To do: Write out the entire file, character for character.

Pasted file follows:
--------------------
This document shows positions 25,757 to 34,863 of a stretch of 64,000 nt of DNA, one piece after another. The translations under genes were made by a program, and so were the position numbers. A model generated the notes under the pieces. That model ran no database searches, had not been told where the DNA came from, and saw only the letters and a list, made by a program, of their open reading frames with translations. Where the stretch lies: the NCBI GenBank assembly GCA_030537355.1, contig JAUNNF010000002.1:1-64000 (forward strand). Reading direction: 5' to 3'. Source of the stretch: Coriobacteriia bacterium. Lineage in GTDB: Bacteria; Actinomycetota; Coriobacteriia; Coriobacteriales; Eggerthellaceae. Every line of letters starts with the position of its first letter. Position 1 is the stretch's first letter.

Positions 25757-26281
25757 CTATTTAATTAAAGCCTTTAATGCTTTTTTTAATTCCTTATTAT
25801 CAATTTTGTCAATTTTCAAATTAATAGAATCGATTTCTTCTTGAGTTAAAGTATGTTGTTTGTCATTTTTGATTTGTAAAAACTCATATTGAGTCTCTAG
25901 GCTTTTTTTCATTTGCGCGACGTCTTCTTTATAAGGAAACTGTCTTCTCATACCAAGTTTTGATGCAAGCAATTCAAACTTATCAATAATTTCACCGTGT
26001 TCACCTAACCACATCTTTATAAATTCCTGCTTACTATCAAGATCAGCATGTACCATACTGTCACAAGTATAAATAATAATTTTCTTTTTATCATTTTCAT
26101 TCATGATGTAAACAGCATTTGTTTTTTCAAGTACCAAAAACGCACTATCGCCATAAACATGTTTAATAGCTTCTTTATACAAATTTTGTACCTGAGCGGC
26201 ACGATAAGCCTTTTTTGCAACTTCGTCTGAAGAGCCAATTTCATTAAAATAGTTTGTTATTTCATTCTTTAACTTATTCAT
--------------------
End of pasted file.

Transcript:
This document shows positions 25,757 to 34,863 of a stretch of 64,000 nt of DNA, one piece after another. The translations under genes were made by a program, and so were the position numbers. A model generated the notes under the pieces. That model ran no database searches, had not been told where the DNA came from, and saw only the letters and a list, made by a program, of their open reading frames with translations. Where the stretch lies: the NCBI GenBank assembly GCA_030537355.1, contig JAUNNF010000002.1:1-64000 (forward strand). Reading direction: 5' to 3'. Source of the stretch: Coriobacteriia bacterium. Lineage in GTDB: Bacteria; Actinomycetota; Coriobacteriia; Coriobacteriales; Eggerthellaceae. Every line of letters starts with the position of its first letter. Position 1 is the stretch's first letter.

Positions 25757-26281
25757 CTATTTAATTAAAGCCTTTAATGCTTTTTTTAATTCCTTATTAT
25801 CAATTTTGTCAATTTTCAAATTAATAGAATCGATTTCTTCTTGAGTTAAAGTATGTTGTTTGTCATTTTTGATTTGTAAAAACTCATATTGAGTCTCTAG
25901 GCTTTTTTTCATTTGCGCGACGTCTTCTTTATAAGGAAACTGTCTTCTCATACCAAGTTTTGATGCAAGCAATTCAAACTTATCAATAATTTCACCGTGT
26001 TCACCTAACCACATCTTTATAAATTCCTGCTTACTATCAAGATCAGCATGTACCATACTGTCACAAGTATAAATAATAATTTTCTTTTTATCATTTTCAT
26101 TCATGATGTAAACAGCATTTGTTTTTTCAAGTACCAAAAACGCACTATCGCCATAAACATGTTTAATAGCTTCTTTATACAAATTTTGTACCTGAGCGGC
26201 ACGATAAGCCTTTTTTGCAACTTCGTCTGAAGAGCCAATTTCATTAAAATAGTTTGTTATTTCATTCTTTAACTTATTCAT